Since the late 1960s, Japanese car brands have treated us to crazy, intelligent, exciting, unsightly, technically superior, often relatively affordable and usually very reliable sports cars. An ode to Japanese craftsmanship with these seven striking models.
Datsun 240Z (1969)
In the sixties, Japanese cars were mainly seen as shrunken imitations of American battleships. In 1969, the Datsun 240Z rigorously breaks with this image. It costs only $3500 in the US, making it much cheaper than the competition. Many Americans mainly fall for the appearance, but the performance is not wrong either. Thanks to the 150 hp six-cylinder in-line engine, the 240Z goes well over the magical 200 km/h limit. Nor should he be ashamed of his driving behaviour. The European version is less powerful with 130 hp.
Lexus LFA (2010)
Only 500 of the Lexus LFA were built, one every day. The latter left the factory on December 12, 2012. The LFA is the most exclusive and arguably the very best Japanese sports car ever built to date. This is reflected in its high price of 375,000 euros. The naturally aspirated V10 with 560 hp was specially developed for the LFA, at the factory in Motomachi where the LC now rolls off the production line. Typically Japanese: only the best engineers were allowed to work on the engine and the signature of the engineer on duty is on the engine block.
Nissan Skyline GT-R R34 (1999)
The nickname for the Nissan GT-R (Gran Turismo-Racing) says a lot about its reputation: Godzilla; a dinosaur who is awakened by nuclear experiments and mutates into a huge monster. Datsun already produced a GT-R from 1969 to 1973, but its real fame came when it, like Godzilla, came back to life in 1989. The R34 is one of the most famous editions and became even more famous thanks to its role in 2 Fast 2 Furious , with Paul Walker. After 2002 there were another five Godzilla-less years, but in 2007 the GT-R went back into production.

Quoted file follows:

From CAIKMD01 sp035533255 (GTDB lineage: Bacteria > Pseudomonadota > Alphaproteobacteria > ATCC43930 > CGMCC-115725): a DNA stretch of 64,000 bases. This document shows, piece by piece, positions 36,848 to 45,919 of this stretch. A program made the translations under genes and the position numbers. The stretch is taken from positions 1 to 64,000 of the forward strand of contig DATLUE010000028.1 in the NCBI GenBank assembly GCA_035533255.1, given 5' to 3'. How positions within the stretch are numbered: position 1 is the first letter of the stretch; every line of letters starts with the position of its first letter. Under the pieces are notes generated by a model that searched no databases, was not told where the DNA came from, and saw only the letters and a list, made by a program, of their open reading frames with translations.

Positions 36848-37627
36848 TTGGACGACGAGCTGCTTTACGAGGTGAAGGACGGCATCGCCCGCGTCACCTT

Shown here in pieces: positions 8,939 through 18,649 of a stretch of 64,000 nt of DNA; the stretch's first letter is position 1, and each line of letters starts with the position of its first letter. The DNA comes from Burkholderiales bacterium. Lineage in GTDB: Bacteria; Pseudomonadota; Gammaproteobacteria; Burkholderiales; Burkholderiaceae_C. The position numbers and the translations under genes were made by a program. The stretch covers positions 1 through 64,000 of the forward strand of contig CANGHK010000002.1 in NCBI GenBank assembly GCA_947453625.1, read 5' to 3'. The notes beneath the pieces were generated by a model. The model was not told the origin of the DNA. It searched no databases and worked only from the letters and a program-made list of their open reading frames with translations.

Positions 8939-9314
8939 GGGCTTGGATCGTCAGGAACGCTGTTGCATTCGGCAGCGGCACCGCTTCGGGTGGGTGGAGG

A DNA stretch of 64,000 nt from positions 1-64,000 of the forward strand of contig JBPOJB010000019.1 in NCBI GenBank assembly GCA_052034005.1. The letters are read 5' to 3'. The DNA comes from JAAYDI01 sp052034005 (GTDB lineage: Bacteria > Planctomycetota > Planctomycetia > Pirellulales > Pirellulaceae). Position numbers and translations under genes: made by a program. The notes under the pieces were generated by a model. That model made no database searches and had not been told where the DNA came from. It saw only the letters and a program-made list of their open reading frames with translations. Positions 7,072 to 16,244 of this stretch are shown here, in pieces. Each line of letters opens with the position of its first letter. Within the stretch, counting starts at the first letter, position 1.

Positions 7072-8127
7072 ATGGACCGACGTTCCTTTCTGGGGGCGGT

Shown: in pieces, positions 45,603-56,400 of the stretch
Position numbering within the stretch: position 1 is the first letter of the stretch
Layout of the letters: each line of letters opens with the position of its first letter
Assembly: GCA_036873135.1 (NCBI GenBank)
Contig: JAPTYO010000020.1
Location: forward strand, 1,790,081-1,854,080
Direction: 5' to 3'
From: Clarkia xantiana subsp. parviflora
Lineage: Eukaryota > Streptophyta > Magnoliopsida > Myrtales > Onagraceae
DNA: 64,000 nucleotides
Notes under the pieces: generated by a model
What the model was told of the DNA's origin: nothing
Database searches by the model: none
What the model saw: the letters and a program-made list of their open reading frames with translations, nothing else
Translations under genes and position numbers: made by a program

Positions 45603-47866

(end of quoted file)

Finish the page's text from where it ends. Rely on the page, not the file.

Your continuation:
Honda NSX (1990)
What made the Honda NSX loose at Porsche and Ferrari. The two-person super sports car was technically and mechanically thought out. During development, Ayrton helped Senna perfect the tuning of the ingenious chassis. The Honda NSX’s V6 is famous for its great rev range. The power only peaks at 7300 rpm, with the engine delivering 274 hp. The maximum torque is also only reached at a very high speed: 284 Nm at 5400 rpm.
Toyota Supra (1978)
The Supra may have a heavy German accent these days, but its predecessors are as Japanese as Mount Fuji. At its debut in 1978, this Toyota was still called Celica Supra. Its six-cylinder inline engine with 110 hp was derived from the famous 2000GT, perhaps the first Japanese supercar. Six years later, the Celica and Supra became separate models. The curtain fell in 2002, until a Supra appeared again in 2019 under the wings of BMW. Another special fact: in 1981 the Supra was the first car with a built-in navigation system.
Mazda RX-7 (1978)
The public must have been surprised when Mazda introduced the RX-7. It looked radically different from all other Mazdas and, according to critics, had a suspicious resemblance to the Porsche 924. The pointed, aerodynamic appearance of the sports car was written by Matasaburo Maeda, the father of current Mazda design boss Ikuo Maeda. The RX-7 was famous for its flip-up headlights and its Wankel engine, which had been greatly improved by the Japanese. The RX-7 sold well in the US, Japan and Europe.
Honda S2000 (1999)
With its long nose, the seats just in front of the rear axle, the rear-wheel drive and the cloth roof, the S2000 is a roadster according to a classic recipe. The Honda S2000 came on the market in 1999. Its piece de resistance is the engine. The naturally aspirated 2.0-liter block did not actually give up to 6000 rpm, but switched to a sharper camshaft profile (VTEC) above that. The result was an output of 240 hp at 8300 rpm. The crankshaft kept spinning faster and faster, until the rev limiter kicked in at 9000 rpm.
Source: Autoreview.nl by www.autoreview.nl.
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